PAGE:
This month, we’ve touched on toddlers and night sweats and the importance of balanced nutrition on night sweats. But, what about early pregnancy and night sweats? Night sweats can occur as soon as the first trimester of pregnancy — in fact, that is often when night sweats are at their worst.
According to a study by Stanford University, the use of antiemetic medications can elicit night sweats. Antiemetic medications, like Zofran or Metroclopramide, are given to women who suffer from extreme nausea early in the pregnancy — it helps to reduce vomiting and stomach upsets. However, this medication often increases flushing, night sweats and hot flashes.
As with women in menopause, or people generally as they age or go through various bodily changes, hormones impact the production of night sweats. “The part of the brain that regulates your heat levels is impacted by the change in hormones, causing you to sweat more,” writes Degree. “Night sweats and excessive sweating in early pregnancy tend to reduce over the nine months, but may increase near your delivery date due to further hormonal changes.”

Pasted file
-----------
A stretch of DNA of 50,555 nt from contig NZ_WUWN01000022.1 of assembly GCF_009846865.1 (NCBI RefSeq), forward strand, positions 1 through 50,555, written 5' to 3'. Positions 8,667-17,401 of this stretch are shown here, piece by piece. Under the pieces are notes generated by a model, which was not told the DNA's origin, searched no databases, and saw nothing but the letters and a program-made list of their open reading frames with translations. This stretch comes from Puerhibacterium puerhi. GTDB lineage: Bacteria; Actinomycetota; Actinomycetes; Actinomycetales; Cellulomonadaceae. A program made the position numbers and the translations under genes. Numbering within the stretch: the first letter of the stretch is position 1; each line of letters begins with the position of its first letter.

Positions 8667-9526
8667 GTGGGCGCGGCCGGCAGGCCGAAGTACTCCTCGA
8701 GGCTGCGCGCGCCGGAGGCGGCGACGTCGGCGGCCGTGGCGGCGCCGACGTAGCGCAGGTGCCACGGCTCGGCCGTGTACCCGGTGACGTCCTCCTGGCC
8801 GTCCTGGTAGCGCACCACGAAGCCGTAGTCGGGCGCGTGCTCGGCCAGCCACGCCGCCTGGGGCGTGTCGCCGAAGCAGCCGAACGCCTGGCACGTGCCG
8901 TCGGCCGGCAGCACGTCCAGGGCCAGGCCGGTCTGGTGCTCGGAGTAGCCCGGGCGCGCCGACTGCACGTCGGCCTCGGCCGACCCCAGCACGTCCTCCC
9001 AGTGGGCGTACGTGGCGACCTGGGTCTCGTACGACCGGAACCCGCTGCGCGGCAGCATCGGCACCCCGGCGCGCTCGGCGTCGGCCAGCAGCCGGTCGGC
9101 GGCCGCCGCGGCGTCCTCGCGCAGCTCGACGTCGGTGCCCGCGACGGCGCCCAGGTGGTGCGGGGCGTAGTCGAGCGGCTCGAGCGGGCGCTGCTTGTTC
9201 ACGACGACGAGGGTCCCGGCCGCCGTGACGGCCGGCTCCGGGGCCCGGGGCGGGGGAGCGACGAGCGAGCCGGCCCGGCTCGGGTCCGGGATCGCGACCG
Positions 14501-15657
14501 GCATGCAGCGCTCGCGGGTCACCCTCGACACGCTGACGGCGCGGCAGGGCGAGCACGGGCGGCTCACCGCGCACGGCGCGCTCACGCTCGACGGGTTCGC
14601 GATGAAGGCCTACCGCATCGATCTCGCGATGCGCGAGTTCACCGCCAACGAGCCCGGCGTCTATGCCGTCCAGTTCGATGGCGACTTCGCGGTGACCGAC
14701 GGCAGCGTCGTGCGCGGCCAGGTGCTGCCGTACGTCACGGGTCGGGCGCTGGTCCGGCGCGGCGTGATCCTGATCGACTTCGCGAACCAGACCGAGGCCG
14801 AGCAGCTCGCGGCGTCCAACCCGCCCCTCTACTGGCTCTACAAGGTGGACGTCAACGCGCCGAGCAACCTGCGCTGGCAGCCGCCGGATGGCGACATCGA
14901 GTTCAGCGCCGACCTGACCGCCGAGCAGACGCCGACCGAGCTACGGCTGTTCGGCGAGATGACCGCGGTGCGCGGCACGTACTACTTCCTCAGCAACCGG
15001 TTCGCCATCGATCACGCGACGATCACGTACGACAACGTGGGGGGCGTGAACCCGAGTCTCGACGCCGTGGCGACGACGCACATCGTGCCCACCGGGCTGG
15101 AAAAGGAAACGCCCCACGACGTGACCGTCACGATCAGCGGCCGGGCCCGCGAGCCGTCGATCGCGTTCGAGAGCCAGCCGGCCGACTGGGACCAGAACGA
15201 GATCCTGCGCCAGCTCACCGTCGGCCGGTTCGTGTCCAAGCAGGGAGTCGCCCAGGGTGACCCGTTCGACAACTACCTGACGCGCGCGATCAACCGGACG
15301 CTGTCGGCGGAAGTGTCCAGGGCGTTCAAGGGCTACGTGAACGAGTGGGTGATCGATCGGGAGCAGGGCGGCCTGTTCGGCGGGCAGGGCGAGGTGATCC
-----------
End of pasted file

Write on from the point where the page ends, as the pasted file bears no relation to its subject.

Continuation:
Often times, early pregnancy and night sweats occur during the first two to three weeks. This is due to the rapid fluctuation of estrogen that is produced naturally by the body. However, night sweats can also be tied to ovulation schedules. Check out this link for more detailed information.
Furthermore, did you know that both you and your baby may be sweating, too, after birth? Because of the higher number of sweat glands per square inch of skin on babies and toddlers as compared to adults, they often sweat more notably at night, disrupting their sleep with wet bedding. We offer solutions for babies, toddlers and adults. Postpartum can impact mood, night sweats and hot flashes as well.
As always, contact your doctor if you have questions about night sweats or hot flashes.
Sleep well, sleep wicked.